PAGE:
By Padraic Halpin
DUBLIN (Reuters) – Executives at Ireland’s large hub of multinational companies are still only going on a small fraction of the foreign business trips they made before the COVID-19 pandemic, the head of the country’s largest hotel operator said.
Dalata Hotel Group, which has the Maldron and Clayton brands, said on Wednesday a strong rebound in leisure travel following the lifting of COVID-19 restrictions pushed first half revenue, average room rate and profit above 2019 levels.
Chief Executive Dermot Crowley said that despite the fall in foreign business travel, corporate demand managed to return towards levels last seen before the pandemic, with domestic business travel and new business making up for the falls elsewhere.
“The big unknown is that multinationals, (who were) our big customers pre-COVID, are not travelling anywhere near the same level as they were pre-COVID,” Crowley told Reuters.
He said he would carefully monitor whether Apple’s call for workers to partly return to the office would lead to more travel.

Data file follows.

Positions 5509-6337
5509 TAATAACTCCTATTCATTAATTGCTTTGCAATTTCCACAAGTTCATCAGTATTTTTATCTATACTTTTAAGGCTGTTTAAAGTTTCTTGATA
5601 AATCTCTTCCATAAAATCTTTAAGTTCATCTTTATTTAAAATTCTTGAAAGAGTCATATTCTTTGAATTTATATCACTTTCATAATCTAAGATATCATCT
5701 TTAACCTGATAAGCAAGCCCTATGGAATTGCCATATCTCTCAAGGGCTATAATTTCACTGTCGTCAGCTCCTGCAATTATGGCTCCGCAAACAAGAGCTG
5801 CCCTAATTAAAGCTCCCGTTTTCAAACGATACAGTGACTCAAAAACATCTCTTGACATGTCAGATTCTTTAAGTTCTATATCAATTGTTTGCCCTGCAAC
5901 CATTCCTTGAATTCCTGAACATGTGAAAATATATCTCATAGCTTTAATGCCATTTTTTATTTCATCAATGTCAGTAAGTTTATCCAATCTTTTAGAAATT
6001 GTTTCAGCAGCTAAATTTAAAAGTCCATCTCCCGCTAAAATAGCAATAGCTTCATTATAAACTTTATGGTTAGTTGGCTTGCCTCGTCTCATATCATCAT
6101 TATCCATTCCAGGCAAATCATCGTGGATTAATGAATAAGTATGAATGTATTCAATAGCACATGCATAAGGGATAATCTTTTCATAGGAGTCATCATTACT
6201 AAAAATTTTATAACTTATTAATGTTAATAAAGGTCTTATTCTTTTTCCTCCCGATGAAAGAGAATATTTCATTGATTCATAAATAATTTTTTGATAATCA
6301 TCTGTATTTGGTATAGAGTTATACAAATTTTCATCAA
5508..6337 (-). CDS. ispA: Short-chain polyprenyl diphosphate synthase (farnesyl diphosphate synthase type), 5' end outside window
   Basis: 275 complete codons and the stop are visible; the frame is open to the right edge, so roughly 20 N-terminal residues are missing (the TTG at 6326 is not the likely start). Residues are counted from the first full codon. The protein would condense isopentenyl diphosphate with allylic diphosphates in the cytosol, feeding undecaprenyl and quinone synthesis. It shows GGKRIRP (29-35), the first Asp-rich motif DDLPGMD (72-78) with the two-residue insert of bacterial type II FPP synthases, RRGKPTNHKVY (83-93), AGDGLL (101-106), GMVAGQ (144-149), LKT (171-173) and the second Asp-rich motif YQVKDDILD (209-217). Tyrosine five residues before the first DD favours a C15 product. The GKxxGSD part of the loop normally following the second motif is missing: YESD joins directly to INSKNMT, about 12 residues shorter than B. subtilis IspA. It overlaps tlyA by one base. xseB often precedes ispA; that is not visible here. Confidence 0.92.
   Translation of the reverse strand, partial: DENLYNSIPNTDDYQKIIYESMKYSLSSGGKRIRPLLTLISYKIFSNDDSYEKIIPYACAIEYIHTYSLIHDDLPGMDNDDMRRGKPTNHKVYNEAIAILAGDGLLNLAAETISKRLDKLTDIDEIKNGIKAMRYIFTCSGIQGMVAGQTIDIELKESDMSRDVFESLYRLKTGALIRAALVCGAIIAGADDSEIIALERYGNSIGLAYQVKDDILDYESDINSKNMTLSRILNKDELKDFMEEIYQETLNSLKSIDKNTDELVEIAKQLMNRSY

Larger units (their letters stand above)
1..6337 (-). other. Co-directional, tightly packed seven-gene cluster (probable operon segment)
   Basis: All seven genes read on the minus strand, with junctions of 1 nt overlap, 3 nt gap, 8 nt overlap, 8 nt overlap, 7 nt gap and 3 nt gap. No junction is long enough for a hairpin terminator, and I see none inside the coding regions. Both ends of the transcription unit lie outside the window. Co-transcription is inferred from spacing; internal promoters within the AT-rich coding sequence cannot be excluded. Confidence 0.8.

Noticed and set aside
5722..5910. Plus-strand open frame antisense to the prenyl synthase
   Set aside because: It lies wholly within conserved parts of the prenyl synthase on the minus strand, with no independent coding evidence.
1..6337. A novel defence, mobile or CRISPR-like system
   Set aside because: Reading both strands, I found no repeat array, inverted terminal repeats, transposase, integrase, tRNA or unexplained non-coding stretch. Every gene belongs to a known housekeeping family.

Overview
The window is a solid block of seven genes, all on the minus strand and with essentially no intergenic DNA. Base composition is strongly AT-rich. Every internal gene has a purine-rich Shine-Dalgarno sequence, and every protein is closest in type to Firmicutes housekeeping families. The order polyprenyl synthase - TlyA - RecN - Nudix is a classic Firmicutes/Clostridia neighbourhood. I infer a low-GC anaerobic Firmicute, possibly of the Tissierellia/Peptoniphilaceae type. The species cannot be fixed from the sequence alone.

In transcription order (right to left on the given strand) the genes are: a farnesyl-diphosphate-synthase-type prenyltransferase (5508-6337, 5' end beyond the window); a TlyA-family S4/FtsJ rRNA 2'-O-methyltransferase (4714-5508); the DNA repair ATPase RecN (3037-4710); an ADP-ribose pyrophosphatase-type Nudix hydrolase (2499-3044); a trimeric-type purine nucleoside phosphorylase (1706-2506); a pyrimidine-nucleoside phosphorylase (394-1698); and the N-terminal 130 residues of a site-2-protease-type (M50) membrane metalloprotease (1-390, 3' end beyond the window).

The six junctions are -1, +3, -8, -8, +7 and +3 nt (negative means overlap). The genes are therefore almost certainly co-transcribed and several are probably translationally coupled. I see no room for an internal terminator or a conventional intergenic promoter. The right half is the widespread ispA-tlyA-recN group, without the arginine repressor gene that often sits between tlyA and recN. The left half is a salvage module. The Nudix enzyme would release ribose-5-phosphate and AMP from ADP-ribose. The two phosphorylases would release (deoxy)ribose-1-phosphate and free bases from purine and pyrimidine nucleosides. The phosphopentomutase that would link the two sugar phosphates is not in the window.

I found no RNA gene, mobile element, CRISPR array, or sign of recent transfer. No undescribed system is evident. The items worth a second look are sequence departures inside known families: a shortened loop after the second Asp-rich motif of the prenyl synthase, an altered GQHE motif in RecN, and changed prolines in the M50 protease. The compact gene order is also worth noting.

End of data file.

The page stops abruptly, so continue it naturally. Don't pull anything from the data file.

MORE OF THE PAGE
Ireland is the European base for technology companies like Google, which, alongside pharmaceutical groups such as Pfizer and Abbott, are among the country’s largest employers with the sector accounting for about one-in-nine workers in Ireland.
Central Statistics Office data on Tuesday showed overseas arrivals into Ireland in July were 12% lower than pre-pandemic levels.
Dalata’s first-half 2022 revenues rose almost six-fold from the COVID-19 hammered first half of 2021 and were 9% higher than 2019 at 220 million euros, aided by a 15% rise in average room rate over the same period.
Core profit jumped 14% compared with 2019, with like-for-like group revenue per available room (RevPAR) – a key measure of a hotel’s top-line performance – up 5%. Strong trading continued in July and August with occupancy back at pre-pandemic levels.
Crowley said leisure demand looked strong for September but that the group had little visibility beyond that with most bookings typically made within six weeks of travelling.
While Dalata has not seen any impact on demand to date from sharp rises in the cost of living, it said inflationary costs may impact consumer discretionary spending in the future.
(Reporting by Padraic Halpin. Editing by Jane Merriman)